Want to build a really tough robot? Forget about Terminator . Instead, watch a tadpole turn into a frog. Or at least that’s not too far off from what Univ. of Vermont roboticist Josh Bongard has discovered . In a first-of-its-kind experiment, Bongard created both simulated and actual robots that, like tadpoles becoming frogs, change their body forms while learning how to walk. And, over generations, his simulated robots also evolved, spending less time in “infant” tadpole-like forms and more time in “adult” four-legged forms.
Scientists at Los Alamos National Lab, N.M., have achieved a remarkable breakthrough with the Office of Naval Research's Free Electron Laser (FEL) program, demonstrating an injector capable of producing the electrons needed to generate megawatt-class laser beams for the Navy's next-generation weapon system.
Researchers at Northwestern Univ. have created a robotic fish that can move from swimming forward and backward to swimming vertically almost instantaneously by using a sophisticated, ribbon-like fin.
Using a common metal most famously found in self-cleaning ovens, Sossina Haile hopes to change our energy future. The metal is cerium oxide—or ceria—and it is the centerpiece of a promising new technology developed by Haile and her colleagues that concentrates solar energy and uses it to efficiently convert carbon dioxide and water into fuels.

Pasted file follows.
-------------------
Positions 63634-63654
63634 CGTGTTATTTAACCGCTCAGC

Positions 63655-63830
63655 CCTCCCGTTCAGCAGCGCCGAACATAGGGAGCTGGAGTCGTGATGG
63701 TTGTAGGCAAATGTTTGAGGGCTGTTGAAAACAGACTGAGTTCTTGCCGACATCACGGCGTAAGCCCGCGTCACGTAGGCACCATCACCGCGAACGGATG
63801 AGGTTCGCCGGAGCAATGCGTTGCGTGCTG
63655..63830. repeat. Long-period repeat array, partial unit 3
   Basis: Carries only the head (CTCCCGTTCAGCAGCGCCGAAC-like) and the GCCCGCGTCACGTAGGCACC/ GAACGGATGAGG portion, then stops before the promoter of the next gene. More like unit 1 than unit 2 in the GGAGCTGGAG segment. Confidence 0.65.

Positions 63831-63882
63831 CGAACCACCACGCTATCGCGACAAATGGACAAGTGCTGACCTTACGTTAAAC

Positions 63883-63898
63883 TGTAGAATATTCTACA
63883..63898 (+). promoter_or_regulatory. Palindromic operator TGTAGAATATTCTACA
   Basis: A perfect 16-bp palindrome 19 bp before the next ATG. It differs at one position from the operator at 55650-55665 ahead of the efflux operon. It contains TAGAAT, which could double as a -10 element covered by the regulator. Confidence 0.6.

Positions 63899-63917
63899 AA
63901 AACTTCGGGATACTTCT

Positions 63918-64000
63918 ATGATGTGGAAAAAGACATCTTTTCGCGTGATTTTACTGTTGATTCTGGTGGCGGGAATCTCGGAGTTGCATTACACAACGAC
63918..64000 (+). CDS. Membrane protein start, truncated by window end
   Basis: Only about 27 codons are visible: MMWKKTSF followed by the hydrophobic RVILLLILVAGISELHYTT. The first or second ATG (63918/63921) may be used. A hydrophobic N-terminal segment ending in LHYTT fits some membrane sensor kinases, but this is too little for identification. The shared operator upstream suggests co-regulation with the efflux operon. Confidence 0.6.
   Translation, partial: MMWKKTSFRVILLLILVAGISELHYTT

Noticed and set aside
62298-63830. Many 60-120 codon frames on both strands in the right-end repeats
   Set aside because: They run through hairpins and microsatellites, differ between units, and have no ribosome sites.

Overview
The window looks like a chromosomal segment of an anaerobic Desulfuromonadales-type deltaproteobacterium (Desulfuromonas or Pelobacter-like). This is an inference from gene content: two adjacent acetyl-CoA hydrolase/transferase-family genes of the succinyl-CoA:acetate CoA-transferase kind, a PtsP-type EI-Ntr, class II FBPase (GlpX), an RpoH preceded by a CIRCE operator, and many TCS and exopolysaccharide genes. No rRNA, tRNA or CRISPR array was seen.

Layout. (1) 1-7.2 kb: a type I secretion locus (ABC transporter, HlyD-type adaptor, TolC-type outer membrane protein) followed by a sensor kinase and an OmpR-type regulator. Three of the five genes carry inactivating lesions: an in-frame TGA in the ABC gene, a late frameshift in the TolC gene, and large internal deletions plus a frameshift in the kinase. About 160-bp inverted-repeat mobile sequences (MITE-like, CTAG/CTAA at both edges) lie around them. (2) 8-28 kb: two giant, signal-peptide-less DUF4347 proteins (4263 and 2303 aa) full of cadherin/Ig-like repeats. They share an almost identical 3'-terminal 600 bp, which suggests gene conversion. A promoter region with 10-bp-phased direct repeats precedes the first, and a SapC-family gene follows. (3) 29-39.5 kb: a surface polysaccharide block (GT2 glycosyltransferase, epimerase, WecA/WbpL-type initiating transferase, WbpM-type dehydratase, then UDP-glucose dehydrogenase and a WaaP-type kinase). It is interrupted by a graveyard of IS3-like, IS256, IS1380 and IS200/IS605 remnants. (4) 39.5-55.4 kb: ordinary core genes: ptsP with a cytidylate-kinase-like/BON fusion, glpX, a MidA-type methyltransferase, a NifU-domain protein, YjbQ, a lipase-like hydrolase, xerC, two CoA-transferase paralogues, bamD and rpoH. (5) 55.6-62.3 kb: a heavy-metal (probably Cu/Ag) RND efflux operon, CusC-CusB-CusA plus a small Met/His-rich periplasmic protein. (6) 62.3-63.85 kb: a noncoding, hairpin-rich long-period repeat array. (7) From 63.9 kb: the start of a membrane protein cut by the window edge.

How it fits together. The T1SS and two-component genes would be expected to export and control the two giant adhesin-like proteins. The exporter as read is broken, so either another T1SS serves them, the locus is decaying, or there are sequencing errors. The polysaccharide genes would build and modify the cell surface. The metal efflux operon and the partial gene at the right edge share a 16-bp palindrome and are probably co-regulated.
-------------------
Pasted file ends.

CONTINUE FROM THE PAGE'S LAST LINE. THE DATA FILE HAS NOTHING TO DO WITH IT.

The maker of the popular Prius hybrid car is developing a new type of electric motor to cut its dependence on rare earth metals and lower costs. The world’s No. 1 automaker hopes the new technology will free it from reliance on China, which produces 97% of the global output of rare earths.
We live in a world almost completely dependent upon machinery. Since the creation of the simple wheel, humans have found ways to increase quality of life and advance scientific knowledge using these devices. Though the prevalence of machinery has benefited us, our dependence upon them has limitations. Everything that moves can and will break, especially metals under strain. And when they fail, the consequences can be catastrophic. LSU's Michael Khonsari has developed and proven a novel method to avoid the danger that comes with reaching the breaking point.